But one thing for sure the perceived level of effort in the mini-sets is like doing a 90% effort level lift, even the weight feels heavy in on your back like a 90% lift!

    the intial set wipes out and fatigues all the slower fibers, they're still knocked by the time you do the mini-sets. This forces your body to recruit any unfatigued high threshold fibers and force them to adapt. And the slower fibers only get one signifcant bout of stimulus before they are knocked out. Selective hypertrophy in a sense

    This is how I see it
    Loads in the 70% range do not recruit all fibers until near the end of an all out set
    if I use a load at 70%, about a 10RM, and stop 1-2 reps short of failure, the high threshold fibers haven't been really needed to be called in, and if they are they're not worked enough to be fatigued.

    Now I rest 10-30secs to recharge ATP, and do those mini-sets. It feels hard and a triple is near limit. For a 70% load to feel like that, perceived effort of a 90% of 1RM load, a large % of the muscle fibers must have been fatigued. And it won't be the really high threshold fibers, because we stopped short of failure. So it means the slower end and intermediate range fibers have been fatigued

    Sure some of the slower fibers will have recovered to rejoin the effort, but a lot of them won't have, otherwise you would be able to do a lot more than 3 reps
    You get the benefits of full fiber activation and high rate coding of lifting at 85-90% of 1RM, but without the same risks, plus with enough volume to force the body to adapt

    contrast with regular multi-set and long rest protocols, the slower fibers get a chance to recover and join the fun on each set and you expose them to greater levels of stimulus and also consume more energy
    Less energy consumed in a workout = more energy left for the body to adapt to the stimulus after the workout.
    I rarely crack 150g of protein, and I'm leaning up right now. I don't take any supps, and gains have been mind blowing  [​IMG]
     
  11. quadancer

    quadancer New Member

    I posted this in another thread; thot it pertinent here:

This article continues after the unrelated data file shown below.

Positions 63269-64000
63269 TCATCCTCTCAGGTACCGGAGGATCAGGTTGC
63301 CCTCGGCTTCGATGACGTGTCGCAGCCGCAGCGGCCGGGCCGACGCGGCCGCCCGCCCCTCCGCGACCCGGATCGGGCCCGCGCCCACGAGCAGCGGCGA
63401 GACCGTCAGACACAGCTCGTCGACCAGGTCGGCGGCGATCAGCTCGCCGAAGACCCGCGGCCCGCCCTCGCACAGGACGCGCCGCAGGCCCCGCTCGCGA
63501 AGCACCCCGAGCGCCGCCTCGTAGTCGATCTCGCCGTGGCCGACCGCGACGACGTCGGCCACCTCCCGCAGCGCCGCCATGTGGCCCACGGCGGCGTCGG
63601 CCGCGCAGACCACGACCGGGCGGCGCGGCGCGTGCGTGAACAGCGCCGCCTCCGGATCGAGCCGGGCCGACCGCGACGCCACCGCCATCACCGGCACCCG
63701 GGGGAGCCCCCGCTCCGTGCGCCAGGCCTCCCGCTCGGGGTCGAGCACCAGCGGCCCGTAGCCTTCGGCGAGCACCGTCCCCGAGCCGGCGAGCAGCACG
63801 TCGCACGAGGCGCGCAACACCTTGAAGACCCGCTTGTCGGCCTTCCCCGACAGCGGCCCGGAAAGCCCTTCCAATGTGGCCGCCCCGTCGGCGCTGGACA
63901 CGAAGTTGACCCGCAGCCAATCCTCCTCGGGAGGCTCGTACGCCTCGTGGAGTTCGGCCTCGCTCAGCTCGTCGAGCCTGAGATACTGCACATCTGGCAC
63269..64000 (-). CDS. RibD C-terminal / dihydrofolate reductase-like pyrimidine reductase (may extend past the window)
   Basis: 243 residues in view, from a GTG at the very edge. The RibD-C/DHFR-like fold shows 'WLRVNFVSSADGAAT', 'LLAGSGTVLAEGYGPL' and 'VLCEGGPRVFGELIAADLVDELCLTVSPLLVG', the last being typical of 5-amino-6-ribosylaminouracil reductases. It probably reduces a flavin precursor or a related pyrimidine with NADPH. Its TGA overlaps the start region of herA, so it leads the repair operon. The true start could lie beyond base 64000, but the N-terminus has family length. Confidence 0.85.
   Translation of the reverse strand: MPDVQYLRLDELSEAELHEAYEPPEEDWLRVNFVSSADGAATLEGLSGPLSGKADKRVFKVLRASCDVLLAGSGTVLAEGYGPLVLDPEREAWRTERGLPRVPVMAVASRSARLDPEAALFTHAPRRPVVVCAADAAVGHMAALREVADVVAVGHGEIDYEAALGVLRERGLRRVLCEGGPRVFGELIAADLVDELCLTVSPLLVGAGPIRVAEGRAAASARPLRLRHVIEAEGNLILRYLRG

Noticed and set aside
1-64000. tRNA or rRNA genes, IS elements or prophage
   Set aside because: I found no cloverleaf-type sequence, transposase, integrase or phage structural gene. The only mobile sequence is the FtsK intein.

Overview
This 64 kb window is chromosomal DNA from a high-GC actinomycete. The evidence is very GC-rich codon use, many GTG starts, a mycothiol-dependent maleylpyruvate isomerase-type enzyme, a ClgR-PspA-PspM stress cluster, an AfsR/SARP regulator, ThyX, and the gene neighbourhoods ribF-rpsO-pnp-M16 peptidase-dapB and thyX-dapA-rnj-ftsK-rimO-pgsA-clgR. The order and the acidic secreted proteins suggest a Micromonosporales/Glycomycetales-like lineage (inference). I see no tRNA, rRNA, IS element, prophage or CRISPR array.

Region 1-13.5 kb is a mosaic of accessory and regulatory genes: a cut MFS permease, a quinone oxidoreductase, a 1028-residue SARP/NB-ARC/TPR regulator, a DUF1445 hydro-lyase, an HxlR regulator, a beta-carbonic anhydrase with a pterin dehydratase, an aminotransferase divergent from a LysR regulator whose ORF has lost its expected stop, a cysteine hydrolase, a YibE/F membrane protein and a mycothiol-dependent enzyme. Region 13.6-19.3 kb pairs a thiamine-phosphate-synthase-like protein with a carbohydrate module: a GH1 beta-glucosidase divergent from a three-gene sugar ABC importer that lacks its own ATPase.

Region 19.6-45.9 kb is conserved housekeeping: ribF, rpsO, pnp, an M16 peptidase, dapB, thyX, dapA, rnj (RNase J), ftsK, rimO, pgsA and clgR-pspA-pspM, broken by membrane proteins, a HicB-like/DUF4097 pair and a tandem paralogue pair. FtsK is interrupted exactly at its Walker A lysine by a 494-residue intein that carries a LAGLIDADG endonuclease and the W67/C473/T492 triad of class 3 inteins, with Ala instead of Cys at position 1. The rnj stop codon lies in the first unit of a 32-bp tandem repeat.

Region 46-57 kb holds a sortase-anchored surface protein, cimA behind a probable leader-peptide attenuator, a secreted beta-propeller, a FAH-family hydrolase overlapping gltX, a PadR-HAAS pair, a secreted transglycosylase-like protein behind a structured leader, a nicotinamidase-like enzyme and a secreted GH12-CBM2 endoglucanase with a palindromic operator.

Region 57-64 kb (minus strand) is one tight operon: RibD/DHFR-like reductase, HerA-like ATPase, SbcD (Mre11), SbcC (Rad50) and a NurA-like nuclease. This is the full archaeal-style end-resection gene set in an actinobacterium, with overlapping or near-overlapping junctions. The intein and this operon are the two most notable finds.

Actually, Myoreps is more like the old Progressive Rest Pause than MS, although all 3 use the same weight throughout and all use pauses. In Progressives, you go to near failure in each set but start with 5 secs M-time and add 5 seconds each set up to 30 seconds. Twice in a week is too much.
    Our chest day with MyoReps was off the hook! Now I'm wondering how to use them. I mean, every other workout, or every time or third workout or...? I guess I'll have to spend some time this weekend studying the links. I appreciate you guys posting your experiences with this. This is another awesome system!
     
  12. scientific muscle

    scientific muscle New Member

    This sounds like a great method. I will defintiely try it. If I don't like it for some reason, I will go bakc to regular max-stimulation training, but this sounds even more efficient to me so far. Using continuous reps to recruit more muscle fiber during the mini-sets later on. Basically Blade (Borge) found a very efficient way to make as many EFFECTIVE reps as possible without wasting vital energies on wasteful lifts, and overtaxing the body needlessly. In that sense it is very similar to max-stim, were Dan's is using m-time instead to increase volume and decrease fatigue and thus make the set more efficient.

    Honestly though, Borge's idea if Myoreps sounds even more efficient to me. Instead of taking a break every rep, Borge uses fatigue to the advantageo fexteniding a set and getting more full-recruitment reps in without needing to much volume to get it.
     
  13. CoolColJ

    CoolColJ New Member

    The main thing for me is that it allows you to use lighter weights and it still get the benefits of lifting heavier weights as far as recruitment and rate coding goes. Nice for your joints. So that's why I think my strength is also rapidly improving as far as the CNS aspect goes. Off course a bigger muscle is a stronger msucle too  [​IMG]

    I use it at every session and every exercise just about, but I do take more rest days between each session.
    And I don't go to near failure, well on calf raises I do. Just the nature of calves
    I also do a lot of soft tissue and foam rolling work inbetween sessions, and take walks to speed up recovery and soreness
    I also have deload periods where I train light, low volume and normally.

    And only on large movements do I use the full 10-15 extra myo-reps. Other smaller exercises I only do 5 total, ie 10+3+2.
    A good rule of thumb is to aim for 8-11 reps on the activation set and 10 myo-reps after that. So 8-10+3+3+2+2. If you hit 11 reps, add 5% more the next time and drop the reps back to 8, and you can add 1 rep every session until you hit 11. But I usually go from 8 to 11 in 2 sessions!  [​IMG]
     
  14. Jamie Eason is everywhere!
     
  15. Aaron_F

    Aaron_F New Member

    Blade loves him some Jamie [​IMG]
     
  16. nkl

    nkl Member

    MyoReps is also a time-saver - you won't waste so much time in the gym.